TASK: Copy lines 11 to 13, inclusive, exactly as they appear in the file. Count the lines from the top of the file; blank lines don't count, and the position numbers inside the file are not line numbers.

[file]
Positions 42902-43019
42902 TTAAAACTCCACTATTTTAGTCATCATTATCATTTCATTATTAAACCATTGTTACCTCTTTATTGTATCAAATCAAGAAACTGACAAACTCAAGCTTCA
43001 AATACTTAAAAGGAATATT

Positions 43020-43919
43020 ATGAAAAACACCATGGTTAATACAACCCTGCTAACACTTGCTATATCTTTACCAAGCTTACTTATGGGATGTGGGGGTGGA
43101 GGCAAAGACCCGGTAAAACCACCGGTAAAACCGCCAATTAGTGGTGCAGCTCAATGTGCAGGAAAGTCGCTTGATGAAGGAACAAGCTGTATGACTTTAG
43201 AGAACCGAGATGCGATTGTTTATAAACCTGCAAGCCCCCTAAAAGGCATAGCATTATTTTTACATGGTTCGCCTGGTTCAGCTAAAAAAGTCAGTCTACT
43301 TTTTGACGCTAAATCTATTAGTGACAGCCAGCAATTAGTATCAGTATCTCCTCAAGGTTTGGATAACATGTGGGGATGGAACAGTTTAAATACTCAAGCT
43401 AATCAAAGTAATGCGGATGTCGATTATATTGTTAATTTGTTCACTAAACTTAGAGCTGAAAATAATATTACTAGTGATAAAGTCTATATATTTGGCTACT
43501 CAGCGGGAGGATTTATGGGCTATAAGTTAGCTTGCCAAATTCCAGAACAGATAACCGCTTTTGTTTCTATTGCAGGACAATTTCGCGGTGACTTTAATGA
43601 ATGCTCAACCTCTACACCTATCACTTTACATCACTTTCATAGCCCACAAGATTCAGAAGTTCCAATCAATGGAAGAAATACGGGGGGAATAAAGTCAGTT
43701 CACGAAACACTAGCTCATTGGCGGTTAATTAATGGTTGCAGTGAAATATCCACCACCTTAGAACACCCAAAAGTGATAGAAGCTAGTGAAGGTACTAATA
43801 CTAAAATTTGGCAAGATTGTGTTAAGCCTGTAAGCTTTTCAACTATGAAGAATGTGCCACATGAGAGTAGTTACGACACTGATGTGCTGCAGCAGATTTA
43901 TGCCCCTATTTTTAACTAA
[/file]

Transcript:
43601 ATGCTCAACCTCTACACCTATCACTTTACATCACTTTCATAGCCCACAAGATTCAGAAGTTCCAATCAATGGAAGAAATACGGGGGGAATAAAGTCAGTT
43701 CACGAAACACTAGCTCATTGGCGGTTAATTAATGGTTGCAGTGAAATATCCACCACCTTAGAACACCCAAAAGTGATAGAAGCTAGTGAAGGTACTAATA
43801 CTAAAATTTGGCAAGATTGTGTTAAGCCTGTAAGCTTTTCAACTATGAAGAATGTGCCACATGAGAGTAGTTACGACACTGATGTGCTGCAGCAGATTTA